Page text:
Ambidextrous 310: Brand New Flavor: DAYS MISSING, F4, More



#310- Brand New Flavor

So, I’m going to a new comic shop now…

Thing about moving that always sucks (apart from the actual moving obviously) is having to find another decent comic book shop to visit every Wednesday. Complicating matters is that I’ve been really lucky in the past to find great shops to spend too much money in, and have never gotten stuck frequenting any of these horrible places that I see described on so many message boards. Thankfully, fortune smiles once again, as I’ve found another new spot that offers an unheard of discount, and is supported by a fantastic website that allows me to order any book I need from the Previews catalog, no matter what company puts it out. It’s the perfect arrangement for a control freak like myself, and one week in, I’ve decided to make this column all about the “new” things that I found in a particular stack of comics.

My first week’s haul contained an assortment of excellent books like King City, Green Lantern, Scalped, Unknown Solider, Detective Comics, New Avengers, and several others that are referenced in further detail below. Enjoy.       

New Series

Days Missing just has an unbeatable premise, and Hester and Irving delivered a gem of an opening issue, which is certainly worth more than the single dollar I paid for it. Hester might actually be a more talented writer than he is an artist, which is saying something, and I’m happy to see that he’s doing a ton of stuff in the near future. We got the new affordably priced Vampirella mini-series to look forward to, alongside his new BOOM! ongoing The Anchor, etc. etc.  He’s everywhere recently, and in this case, he had the difficult task of introducing and selling a potentially confusing series concept, but he makes it look all too easy. This story detailing what really happened on November 11, 2004, is a great way to get the ball rolling, and the story is dense, poignant, engaging, and clever on all fronts. Can easily see this having a very successful run and turning into a collection of cool little minis, especially if they can keep the creative teams cycling in and out at this level. Fine job from all involved.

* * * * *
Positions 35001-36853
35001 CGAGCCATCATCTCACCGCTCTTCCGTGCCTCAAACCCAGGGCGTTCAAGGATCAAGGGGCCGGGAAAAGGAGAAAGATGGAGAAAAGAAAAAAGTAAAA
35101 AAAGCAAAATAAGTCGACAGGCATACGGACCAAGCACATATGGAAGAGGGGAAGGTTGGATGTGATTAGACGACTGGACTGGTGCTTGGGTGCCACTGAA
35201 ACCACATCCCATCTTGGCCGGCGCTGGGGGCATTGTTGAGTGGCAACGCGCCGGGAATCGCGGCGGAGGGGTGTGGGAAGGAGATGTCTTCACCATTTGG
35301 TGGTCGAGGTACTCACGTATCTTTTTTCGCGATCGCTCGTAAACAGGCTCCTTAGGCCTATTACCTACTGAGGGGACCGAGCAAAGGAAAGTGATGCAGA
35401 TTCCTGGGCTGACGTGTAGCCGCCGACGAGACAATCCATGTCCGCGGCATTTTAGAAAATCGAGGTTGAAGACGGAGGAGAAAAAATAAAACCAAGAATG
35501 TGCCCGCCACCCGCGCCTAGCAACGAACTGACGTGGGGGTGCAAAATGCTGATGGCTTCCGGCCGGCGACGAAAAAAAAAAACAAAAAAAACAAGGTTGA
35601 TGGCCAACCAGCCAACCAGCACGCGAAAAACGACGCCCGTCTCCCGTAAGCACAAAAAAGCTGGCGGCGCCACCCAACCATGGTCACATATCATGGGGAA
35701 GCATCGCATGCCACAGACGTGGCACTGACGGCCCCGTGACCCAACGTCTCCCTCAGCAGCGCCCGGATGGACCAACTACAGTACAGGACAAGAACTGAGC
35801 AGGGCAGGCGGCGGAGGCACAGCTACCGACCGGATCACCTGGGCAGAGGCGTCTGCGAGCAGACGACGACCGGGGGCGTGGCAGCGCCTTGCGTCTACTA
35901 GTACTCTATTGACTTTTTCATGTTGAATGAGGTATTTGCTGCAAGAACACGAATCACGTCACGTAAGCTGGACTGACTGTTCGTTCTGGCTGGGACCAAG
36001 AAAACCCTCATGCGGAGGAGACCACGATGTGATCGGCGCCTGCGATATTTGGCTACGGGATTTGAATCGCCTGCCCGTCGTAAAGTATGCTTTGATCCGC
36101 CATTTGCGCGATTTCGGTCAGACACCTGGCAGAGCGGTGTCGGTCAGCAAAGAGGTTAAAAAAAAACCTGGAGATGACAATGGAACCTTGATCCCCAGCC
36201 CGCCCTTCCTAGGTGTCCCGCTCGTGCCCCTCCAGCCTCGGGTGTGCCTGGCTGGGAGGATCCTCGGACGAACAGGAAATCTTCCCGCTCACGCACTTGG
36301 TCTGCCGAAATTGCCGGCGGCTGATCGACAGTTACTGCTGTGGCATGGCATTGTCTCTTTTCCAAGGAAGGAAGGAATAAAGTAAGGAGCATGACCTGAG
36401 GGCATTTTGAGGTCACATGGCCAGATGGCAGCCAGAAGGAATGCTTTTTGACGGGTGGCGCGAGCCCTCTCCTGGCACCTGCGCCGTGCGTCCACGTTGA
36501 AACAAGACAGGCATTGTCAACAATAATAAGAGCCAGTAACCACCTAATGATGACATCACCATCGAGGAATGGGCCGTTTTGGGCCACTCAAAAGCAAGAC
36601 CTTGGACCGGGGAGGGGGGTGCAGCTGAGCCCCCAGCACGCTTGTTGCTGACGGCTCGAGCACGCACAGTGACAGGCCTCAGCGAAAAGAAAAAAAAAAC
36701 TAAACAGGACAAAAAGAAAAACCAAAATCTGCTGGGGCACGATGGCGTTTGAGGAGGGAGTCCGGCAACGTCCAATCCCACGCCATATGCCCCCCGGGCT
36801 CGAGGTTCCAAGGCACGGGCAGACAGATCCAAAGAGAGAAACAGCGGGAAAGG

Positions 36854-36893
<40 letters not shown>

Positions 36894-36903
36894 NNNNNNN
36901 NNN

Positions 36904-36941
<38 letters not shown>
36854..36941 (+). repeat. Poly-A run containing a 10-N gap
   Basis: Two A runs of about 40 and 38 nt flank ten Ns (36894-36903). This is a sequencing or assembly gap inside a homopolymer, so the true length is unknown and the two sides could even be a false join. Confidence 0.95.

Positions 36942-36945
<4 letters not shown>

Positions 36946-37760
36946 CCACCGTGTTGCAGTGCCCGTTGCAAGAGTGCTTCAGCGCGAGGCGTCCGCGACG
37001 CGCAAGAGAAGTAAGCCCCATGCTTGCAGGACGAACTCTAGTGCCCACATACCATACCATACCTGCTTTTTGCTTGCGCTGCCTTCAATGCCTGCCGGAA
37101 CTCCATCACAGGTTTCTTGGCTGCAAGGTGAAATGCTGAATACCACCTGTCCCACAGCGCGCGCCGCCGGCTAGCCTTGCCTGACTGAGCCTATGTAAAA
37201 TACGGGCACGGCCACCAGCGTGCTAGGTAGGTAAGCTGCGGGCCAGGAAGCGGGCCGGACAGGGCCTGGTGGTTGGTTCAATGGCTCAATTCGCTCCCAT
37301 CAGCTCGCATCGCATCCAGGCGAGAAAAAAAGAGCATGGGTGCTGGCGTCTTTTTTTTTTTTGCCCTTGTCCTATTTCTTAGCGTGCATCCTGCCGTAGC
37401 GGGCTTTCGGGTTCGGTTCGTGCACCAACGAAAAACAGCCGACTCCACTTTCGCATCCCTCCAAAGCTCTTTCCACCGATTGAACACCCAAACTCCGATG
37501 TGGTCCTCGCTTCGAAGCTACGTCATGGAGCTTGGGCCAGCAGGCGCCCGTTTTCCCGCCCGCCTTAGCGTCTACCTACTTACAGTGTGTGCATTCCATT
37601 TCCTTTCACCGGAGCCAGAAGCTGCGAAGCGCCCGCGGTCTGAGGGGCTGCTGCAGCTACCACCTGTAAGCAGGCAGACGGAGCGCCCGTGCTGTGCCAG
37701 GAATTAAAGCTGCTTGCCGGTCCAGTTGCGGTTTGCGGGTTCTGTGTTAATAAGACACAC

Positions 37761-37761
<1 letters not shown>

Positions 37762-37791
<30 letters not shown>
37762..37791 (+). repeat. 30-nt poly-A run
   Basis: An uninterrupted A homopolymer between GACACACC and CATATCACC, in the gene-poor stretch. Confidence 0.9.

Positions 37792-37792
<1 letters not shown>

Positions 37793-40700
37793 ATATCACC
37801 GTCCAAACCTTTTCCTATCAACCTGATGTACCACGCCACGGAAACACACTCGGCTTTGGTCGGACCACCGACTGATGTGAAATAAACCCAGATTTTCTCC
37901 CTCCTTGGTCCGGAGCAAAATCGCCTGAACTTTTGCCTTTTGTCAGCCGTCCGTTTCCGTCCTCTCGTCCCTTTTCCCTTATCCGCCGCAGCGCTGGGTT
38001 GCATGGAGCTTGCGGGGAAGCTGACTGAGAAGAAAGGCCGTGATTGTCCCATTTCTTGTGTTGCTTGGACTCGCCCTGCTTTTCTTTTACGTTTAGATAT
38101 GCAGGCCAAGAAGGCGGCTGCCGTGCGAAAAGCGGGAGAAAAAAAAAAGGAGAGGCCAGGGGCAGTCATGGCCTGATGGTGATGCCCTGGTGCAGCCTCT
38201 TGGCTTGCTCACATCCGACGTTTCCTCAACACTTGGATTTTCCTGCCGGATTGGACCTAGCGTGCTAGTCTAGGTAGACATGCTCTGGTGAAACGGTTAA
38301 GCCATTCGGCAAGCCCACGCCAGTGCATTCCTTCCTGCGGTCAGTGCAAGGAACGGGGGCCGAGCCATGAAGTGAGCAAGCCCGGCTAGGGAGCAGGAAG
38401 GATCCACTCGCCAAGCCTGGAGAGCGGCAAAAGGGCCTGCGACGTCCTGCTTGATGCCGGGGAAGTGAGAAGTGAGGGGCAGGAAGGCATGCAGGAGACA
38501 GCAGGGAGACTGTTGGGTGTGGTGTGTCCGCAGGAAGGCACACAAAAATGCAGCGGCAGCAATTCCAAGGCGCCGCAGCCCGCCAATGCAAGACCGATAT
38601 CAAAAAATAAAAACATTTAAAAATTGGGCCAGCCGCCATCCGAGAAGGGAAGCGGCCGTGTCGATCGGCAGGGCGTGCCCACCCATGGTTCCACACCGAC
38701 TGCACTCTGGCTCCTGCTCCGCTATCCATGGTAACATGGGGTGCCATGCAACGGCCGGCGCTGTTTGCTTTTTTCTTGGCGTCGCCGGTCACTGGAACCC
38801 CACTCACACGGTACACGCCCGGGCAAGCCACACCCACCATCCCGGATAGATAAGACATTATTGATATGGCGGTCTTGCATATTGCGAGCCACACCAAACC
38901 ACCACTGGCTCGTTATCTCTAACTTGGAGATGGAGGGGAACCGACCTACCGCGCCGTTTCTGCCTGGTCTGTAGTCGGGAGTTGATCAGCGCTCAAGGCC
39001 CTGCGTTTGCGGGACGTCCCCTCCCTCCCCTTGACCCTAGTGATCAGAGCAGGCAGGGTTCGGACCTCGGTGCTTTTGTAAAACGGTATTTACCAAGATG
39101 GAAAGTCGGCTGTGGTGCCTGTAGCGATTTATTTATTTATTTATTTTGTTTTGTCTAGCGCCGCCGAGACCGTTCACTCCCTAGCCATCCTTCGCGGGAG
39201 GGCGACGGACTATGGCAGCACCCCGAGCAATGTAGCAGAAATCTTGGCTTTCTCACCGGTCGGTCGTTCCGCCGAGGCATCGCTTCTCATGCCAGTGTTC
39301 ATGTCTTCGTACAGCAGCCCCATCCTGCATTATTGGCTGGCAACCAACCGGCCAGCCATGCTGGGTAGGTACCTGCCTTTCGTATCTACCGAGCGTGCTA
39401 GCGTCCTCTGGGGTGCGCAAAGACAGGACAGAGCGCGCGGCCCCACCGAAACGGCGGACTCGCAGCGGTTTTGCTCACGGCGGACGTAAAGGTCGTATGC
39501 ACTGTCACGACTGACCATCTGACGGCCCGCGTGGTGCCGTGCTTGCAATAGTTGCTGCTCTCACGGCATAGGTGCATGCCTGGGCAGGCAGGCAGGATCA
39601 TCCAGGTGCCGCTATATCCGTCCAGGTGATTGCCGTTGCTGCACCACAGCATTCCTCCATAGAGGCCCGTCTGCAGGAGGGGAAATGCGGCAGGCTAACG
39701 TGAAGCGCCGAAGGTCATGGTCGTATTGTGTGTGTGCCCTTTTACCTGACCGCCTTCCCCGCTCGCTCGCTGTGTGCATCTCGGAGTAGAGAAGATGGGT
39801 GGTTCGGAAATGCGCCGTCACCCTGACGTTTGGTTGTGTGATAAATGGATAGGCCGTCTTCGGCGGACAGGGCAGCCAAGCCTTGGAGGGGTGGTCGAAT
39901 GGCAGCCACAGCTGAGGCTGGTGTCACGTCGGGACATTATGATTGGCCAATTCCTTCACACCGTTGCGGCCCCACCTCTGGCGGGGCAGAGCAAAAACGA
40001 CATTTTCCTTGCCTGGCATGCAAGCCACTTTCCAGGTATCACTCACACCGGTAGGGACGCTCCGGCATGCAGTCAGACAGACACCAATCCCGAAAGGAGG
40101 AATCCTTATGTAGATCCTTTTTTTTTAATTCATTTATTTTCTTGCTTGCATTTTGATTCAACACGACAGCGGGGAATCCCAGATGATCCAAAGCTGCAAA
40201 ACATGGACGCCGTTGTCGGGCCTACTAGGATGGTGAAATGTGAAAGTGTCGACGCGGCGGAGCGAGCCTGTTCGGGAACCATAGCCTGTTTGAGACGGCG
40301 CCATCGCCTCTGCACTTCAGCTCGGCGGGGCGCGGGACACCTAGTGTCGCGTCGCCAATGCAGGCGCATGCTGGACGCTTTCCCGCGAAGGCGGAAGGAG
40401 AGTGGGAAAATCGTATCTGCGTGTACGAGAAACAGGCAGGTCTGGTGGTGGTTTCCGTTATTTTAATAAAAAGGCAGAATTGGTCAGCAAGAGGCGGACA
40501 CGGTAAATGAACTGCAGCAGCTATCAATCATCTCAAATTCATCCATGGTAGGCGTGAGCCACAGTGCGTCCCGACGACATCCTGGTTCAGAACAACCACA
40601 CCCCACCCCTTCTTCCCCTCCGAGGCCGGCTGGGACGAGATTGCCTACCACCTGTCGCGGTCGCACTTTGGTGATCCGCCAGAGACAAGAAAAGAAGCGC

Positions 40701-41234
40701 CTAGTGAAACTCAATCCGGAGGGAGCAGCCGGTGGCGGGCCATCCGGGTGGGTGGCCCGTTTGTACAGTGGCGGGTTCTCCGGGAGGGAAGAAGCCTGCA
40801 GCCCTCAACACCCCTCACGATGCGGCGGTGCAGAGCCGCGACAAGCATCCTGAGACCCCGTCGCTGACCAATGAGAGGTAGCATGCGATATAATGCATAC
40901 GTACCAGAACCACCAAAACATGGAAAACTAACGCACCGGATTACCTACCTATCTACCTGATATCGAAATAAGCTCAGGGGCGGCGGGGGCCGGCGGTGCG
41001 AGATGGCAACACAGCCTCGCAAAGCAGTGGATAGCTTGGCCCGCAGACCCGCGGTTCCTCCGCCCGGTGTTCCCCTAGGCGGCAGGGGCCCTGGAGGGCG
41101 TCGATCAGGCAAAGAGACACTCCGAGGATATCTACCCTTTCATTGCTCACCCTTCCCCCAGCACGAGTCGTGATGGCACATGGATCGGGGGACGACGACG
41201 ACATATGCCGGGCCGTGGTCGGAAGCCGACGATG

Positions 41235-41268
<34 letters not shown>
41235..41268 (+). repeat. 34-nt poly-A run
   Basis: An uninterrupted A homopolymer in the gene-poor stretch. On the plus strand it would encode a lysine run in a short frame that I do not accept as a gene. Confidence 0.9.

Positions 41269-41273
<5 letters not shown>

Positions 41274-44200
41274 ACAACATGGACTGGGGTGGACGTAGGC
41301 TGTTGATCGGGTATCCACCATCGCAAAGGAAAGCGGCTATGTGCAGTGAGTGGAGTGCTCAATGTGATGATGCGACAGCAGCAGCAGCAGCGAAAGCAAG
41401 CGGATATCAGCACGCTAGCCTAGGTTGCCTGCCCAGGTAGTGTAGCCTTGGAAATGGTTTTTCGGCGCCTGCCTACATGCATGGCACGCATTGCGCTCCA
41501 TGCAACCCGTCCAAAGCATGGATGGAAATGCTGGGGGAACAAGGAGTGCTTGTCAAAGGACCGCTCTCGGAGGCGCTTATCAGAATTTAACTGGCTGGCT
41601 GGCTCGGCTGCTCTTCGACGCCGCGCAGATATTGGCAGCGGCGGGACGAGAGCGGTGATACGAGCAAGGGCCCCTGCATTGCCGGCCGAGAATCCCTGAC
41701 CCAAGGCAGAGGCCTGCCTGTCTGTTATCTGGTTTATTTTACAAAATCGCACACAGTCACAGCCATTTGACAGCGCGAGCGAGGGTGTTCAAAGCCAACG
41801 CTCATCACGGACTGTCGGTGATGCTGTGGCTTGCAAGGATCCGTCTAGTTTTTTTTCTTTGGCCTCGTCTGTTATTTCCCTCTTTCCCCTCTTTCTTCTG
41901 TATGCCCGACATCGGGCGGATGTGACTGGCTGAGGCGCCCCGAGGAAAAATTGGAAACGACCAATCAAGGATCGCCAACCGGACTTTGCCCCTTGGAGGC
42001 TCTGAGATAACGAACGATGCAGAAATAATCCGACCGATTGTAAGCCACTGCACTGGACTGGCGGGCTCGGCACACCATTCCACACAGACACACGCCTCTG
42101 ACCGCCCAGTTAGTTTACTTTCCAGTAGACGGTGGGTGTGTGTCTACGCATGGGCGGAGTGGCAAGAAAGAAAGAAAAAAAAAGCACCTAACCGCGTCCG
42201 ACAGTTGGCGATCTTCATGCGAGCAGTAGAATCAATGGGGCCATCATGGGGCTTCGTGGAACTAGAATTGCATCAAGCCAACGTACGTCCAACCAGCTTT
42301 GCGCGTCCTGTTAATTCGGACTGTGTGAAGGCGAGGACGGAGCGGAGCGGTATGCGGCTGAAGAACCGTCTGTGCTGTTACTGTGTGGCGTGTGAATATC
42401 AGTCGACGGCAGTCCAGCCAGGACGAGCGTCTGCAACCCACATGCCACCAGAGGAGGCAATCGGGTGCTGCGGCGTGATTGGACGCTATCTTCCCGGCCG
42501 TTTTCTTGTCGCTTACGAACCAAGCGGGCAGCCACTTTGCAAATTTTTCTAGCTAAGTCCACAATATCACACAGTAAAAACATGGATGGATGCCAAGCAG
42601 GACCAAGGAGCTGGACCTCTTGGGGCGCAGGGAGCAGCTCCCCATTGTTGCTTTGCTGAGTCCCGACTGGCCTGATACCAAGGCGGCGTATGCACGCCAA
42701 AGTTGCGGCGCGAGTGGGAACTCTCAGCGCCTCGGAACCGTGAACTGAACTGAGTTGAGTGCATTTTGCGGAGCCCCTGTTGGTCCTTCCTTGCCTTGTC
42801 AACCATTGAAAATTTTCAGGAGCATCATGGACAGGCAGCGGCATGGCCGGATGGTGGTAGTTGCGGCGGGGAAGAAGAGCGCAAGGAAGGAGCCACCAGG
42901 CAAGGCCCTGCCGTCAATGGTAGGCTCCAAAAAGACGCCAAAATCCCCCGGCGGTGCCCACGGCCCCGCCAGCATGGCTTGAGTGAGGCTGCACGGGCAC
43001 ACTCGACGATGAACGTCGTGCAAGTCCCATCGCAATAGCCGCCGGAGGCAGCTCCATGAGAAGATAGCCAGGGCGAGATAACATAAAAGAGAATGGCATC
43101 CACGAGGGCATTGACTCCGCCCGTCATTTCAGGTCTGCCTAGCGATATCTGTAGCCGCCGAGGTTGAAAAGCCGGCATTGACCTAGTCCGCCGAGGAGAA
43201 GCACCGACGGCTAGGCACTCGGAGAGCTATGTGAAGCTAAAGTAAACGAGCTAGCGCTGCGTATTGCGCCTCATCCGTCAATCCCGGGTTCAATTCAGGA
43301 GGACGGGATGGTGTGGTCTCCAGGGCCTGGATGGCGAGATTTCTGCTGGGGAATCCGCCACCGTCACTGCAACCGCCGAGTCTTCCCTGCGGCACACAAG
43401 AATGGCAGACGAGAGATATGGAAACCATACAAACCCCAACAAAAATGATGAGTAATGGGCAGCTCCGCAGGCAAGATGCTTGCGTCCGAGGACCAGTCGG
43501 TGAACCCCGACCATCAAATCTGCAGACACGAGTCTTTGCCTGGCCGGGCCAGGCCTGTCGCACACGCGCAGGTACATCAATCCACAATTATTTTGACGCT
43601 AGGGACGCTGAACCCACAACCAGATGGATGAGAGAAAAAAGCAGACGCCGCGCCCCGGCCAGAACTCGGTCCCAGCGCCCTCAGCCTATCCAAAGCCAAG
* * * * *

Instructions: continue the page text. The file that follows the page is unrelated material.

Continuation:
New Creators

Just as important as keeping an eye out for new books, is keeping a close watch on emerging creators, provided they’re not already attached to the aforementioned new books of course. Two “new” writers I’ve been following lately are Kathryn Immonen and Eric Wallace. The former wrote the criminally underrated Patsy Walker: Hellcat mini, with wonderful artwork from the oft-mentioned David Lafuente, and honestly, was a book I was little shocked that I enjoyed so much. Remember talking to my guys Nate and Craig Mack about it, and they were both surprised how excited I was about it, as I think a lot of readers (including myself) approached it with strong pre-conceived notions about what it would be. If I had to distill it down to a single word, think I’d chose “whimsical”, as the series was filled with mystical characters, ancient curses, and a great dose of well-timed humor. The recap pages packed more creativity than most entire books really, and I’m glad it was traded because it deserves to be discovered by more people in the future.  

On top of that, Immonen has started a good run on Runaways, with artist Sara Pichelli. The book has recently disappeared from the Marvel solicits [Newsarama Note: The series is taking a hiatus, but is not cancelled], but I hope she’s able to continue on as the permanent writer, as she’s got the voices and personalities of the characters nailed down. It's been hard for me to get real excited about the book since Vaughan left years ago, but I think with some time and some space, she could turn it back into something special.

Across town we got Eric Wallace, who apparently had written scripts for the Syfy show Eureka, before making the transition into comics. Right now he’s scripting the Final Crisis Aftermath: Ink series, and has turned a character as potentially ridiculous as the Tattooed Man into something compelling and believable. The central idea of having him speak to his tattoos, which in some cases have escaped from his body and gone completely rogue, is a great one, and gives the series a cool, strange hook. Anxious to see what the writer does with Titans on a regular basis, as the black superhero defending his small but impoverished neighborhood has turned into a pretty familiar theme over the years. Titans should be a prime opportunity to spread out with some more popular characters and really show off a little. But thus far he’s doing a great job on one we’re not supposed to even care about, so I’m confident.